The result is that we now do a lot more visible hand-wagging, and find that Twitter (and the social mediasphere generally) has an increasingly scolding tone. And unlike the single-finger wag, the hand-wag leaves us wondering whether we’re the target of the wagger’s wrath. When I read the “enough already” tweet about Snow Leopard, I wondered if the author was referring to my own flurry of Snow Leopard tweets. When I twittered about self-aggrandizing twitterers, I got a handful of DMs from people asking whether I was referring to them.
But the problem with hand-wagging isn’t just the paranoia it inspires in the average, moderately neurotic reader. Hand-wagging is a corrupting influence on the wagger, too.
I should know: I hand-wag with the best of them. If you slog your way through my tweets, you’ll see that my pet peeves include:
  • Social media marketers:
    Having a series case of OMG, This Is What Is Wrong With Newly Minted Social Media Marketers. Not quite bitchy enough to post a link.

    7:34 PM Jul 23rd

  • People who don’t have voicemail:
    Busy signals are so retro — annoying retro, not hip retro.
    6:43 PM May 19th
  • Twibe users:
    Goodnight, Internet. My wish for tomorrow is for people to stop tweeting the identical “just joined a twibe” message.
    11:45 PM Apr 26th
  • Sports talk:
    dbarefoot Don’t get @robcottingham into fan-talk. There’s nothing I find more attractive in a man than total lack of interest in sports.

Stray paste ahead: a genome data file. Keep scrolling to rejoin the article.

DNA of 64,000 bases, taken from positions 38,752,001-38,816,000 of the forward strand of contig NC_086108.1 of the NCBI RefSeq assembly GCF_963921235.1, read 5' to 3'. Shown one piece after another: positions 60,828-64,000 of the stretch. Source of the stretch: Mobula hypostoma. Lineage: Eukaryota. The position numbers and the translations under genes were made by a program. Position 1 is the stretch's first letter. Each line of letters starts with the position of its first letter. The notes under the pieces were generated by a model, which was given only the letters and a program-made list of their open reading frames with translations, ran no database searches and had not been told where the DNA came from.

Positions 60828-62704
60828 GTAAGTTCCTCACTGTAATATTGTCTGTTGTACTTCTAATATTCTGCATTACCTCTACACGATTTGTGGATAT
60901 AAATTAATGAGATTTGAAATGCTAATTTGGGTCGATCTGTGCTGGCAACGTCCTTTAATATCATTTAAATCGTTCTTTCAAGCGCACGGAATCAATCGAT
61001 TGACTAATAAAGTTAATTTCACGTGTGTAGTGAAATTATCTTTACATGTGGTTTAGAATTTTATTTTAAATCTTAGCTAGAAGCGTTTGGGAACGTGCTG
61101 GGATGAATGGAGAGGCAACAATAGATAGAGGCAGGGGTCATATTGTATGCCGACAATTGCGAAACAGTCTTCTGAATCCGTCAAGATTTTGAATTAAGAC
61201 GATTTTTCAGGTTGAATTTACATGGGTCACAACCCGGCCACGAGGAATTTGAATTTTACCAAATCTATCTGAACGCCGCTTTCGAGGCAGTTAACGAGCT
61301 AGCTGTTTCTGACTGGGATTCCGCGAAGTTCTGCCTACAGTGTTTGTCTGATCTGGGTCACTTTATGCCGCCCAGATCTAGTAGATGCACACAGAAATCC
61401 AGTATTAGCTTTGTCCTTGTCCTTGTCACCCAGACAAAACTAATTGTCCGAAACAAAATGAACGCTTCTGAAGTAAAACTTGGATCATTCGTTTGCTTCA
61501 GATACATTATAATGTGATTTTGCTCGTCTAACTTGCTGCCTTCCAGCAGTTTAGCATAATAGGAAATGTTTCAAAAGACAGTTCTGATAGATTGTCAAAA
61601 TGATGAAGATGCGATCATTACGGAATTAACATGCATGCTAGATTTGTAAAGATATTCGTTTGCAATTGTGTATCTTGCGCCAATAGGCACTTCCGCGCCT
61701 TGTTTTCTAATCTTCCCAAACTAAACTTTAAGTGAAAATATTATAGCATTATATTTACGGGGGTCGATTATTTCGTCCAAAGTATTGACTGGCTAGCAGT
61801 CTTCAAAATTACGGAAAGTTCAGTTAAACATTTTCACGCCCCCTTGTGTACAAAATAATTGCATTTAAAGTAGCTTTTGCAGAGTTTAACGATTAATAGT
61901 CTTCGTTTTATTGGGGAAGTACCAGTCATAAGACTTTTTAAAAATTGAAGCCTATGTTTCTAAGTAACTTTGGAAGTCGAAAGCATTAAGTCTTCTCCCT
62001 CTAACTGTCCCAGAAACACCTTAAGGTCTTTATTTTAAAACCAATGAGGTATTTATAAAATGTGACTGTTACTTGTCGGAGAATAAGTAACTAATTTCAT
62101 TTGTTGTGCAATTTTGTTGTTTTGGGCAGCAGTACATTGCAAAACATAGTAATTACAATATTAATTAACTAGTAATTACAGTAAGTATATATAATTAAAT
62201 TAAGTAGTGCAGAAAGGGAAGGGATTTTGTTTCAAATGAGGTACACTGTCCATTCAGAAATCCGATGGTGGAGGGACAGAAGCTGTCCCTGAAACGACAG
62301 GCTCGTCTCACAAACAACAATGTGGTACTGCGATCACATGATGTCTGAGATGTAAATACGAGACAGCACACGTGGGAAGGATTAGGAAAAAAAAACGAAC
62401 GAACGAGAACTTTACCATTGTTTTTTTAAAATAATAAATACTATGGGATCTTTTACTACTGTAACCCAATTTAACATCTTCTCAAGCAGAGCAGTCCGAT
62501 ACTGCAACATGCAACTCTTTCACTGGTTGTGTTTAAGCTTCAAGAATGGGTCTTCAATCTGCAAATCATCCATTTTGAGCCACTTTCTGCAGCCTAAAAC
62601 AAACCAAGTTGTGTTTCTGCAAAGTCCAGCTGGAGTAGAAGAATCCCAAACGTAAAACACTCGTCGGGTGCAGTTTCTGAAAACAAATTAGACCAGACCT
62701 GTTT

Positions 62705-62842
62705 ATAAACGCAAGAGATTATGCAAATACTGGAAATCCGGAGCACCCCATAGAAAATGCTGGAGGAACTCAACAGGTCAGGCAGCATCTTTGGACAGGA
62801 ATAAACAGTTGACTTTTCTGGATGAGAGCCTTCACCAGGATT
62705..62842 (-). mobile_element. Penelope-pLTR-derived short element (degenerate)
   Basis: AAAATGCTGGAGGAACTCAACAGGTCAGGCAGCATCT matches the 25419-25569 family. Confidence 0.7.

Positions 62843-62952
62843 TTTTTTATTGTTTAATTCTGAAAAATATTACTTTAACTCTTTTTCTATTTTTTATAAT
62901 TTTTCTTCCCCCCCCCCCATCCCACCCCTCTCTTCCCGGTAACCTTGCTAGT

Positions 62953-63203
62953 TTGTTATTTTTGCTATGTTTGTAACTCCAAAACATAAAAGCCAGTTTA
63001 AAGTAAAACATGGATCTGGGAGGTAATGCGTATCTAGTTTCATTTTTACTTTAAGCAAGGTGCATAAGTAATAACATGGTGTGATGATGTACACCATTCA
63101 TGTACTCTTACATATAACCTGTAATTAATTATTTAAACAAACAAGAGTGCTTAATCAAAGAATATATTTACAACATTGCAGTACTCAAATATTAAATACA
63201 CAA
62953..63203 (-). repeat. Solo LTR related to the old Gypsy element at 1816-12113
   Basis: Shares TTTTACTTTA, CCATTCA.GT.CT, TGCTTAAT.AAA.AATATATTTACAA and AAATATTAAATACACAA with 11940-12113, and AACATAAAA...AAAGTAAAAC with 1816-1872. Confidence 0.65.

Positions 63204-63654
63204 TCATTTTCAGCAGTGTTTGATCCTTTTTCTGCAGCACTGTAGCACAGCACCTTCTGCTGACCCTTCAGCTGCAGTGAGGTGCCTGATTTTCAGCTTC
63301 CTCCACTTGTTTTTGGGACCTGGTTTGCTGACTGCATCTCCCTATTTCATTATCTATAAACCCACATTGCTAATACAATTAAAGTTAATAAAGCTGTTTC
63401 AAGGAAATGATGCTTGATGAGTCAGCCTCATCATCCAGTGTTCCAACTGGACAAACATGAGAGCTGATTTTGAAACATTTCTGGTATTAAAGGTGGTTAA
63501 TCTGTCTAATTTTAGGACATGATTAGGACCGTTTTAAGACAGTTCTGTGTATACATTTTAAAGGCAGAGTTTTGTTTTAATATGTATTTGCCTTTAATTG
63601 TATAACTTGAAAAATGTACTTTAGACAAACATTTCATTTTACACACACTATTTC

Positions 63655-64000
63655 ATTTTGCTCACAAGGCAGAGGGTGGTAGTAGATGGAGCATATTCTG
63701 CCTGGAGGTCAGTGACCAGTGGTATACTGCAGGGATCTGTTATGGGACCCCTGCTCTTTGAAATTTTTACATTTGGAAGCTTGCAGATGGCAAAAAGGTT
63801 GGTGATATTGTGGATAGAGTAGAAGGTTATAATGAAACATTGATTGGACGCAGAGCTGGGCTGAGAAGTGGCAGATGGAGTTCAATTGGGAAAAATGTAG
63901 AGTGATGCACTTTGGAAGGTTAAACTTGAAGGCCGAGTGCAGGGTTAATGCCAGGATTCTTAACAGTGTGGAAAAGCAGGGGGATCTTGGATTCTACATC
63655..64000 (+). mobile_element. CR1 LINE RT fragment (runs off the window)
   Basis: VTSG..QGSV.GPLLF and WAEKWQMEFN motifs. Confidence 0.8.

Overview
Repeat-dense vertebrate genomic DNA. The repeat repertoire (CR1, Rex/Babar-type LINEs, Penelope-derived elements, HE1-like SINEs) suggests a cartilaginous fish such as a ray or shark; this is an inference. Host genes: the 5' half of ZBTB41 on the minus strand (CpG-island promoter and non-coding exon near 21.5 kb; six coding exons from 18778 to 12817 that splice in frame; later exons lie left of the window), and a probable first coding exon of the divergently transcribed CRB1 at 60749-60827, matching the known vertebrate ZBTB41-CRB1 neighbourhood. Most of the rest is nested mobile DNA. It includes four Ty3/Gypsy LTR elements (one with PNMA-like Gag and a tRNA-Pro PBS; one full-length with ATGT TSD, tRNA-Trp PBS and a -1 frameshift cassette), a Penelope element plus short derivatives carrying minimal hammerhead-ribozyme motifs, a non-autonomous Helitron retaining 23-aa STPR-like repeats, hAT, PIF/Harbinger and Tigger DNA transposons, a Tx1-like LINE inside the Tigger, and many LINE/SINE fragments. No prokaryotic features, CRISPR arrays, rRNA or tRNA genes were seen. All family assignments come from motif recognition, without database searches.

9:57 PM Apr 19th
  • People who are unworthy of their computers:
    I am flanked by 2 guys with newer MacBook Pros: intolerable. Wrest one from the guy w/the default icons in his dock, or from Mr. Hunt&Peck?

    2:42 PM Apr 13th
  • And of course, Twitter braggarts:
    I’m in an exotic location, contributing brilliant, world-changing insights to a conversation among important, influential people. #fail
What’s the value of tweets like this? In theory, it offers the hand-wagger the satisfaction of venting, the adoration and amusement of your followers, and if you have a high estimation of your audience and impact, some impact on the behavior or people in question. In practice, all that venting intensifies rather than dissipates annoyance, the followers think you’re more curmudgeonly than witty, and the people you’re talking about either miss your tweet, ignore it, or feel ashamed. And shame must be the least effective motivator in the world.